HC Deb 23 November 1950 vol 481 cc477-8
1. Mr. Osborne

asked the Minister of Labour if he will make a decision on the new cost-of-living index basis as an absolute priority.

7. Mr. Vosper

asked the Minister of Labour when he intends to replace the interim index of retail prices with a more permanent and up-to-date measure of the cost of living.

The Minister of Labour (Mr. Isaacs)

As I informed the hon. Member for Louth (Mr. Osborne) on 2nd May, the replacement of the present interim index will involve, as a first step, the collection of a series of family budgets of expenditure. The matter is under constant review and, as soon as conditions are considered to be appropriate, steps will be taken to carry out a new budget inquiry.

Mr. Osborne

Is the Minister not aware that the 350,000 workers who had their wages reduced recently regard the present index as unsatisfactory? Since the old index was abolished three years ago, cannot he make a promise that we shall have a satisfactory index in three months' time? Three years is too long to wait.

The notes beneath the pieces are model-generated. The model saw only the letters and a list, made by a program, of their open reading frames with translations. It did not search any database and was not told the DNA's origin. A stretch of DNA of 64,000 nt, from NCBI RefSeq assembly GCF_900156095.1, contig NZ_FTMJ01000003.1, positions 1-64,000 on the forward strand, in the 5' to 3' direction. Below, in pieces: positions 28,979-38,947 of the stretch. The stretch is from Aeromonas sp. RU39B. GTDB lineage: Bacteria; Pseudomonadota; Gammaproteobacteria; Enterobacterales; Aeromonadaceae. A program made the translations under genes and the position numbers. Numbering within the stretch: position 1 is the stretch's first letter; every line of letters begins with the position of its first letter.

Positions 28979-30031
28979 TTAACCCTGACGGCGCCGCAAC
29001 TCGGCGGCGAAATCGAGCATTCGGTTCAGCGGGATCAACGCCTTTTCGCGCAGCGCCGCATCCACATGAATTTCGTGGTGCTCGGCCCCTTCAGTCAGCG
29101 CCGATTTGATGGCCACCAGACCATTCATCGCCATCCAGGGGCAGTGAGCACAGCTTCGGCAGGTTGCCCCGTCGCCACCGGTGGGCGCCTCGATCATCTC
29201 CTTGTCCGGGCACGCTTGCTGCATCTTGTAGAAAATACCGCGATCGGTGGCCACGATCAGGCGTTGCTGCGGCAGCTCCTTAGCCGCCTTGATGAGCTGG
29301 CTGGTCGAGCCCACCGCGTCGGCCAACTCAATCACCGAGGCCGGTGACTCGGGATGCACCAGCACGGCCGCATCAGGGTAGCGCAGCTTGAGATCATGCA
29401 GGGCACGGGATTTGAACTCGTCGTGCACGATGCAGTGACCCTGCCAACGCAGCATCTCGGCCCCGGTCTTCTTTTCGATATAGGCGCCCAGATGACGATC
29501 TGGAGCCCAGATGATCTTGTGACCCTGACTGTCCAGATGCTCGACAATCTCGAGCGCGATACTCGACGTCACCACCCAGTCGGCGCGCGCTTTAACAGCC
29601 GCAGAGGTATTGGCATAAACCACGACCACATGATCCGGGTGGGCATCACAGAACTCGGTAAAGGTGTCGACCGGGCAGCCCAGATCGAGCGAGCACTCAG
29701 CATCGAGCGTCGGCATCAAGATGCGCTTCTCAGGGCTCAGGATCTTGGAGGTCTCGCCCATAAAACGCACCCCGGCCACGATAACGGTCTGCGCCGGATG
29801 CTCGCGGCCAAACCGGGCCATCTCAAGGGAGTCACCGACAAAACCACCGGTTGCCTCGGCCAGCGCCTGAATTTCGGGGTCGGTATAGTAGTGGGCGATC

Mr. Isaacs

That same 350,000 made no complaint three months back when their wages were increased.

Mr. Vosper

What does the Minister mean when he speaks of when conditions are satisfactory for a family budget survey to be carried out?

Mr. Isaacs

At the present time, with the really unsettled conditions of wages, prices and so on, I do not think it would he wise to take it up at the moment.

Mr. Assheton

Is not the real difficulty that, whatever items are put in the cost-of-living index, there is a great temptation to the Government to subsidise those particular elements, instead of spreading the subsidies more generally over a whole range of articles?

Mr. Isaacs

I do not think that comes into the picture. This inquiry will be undertaken by completely independent persons, and will be similar to what was done under previous Governments. The House must face the fact that the pattern of living of our people is changed. Things which were regarded in the old days as luxuries in the working man's family are today absolutely essential.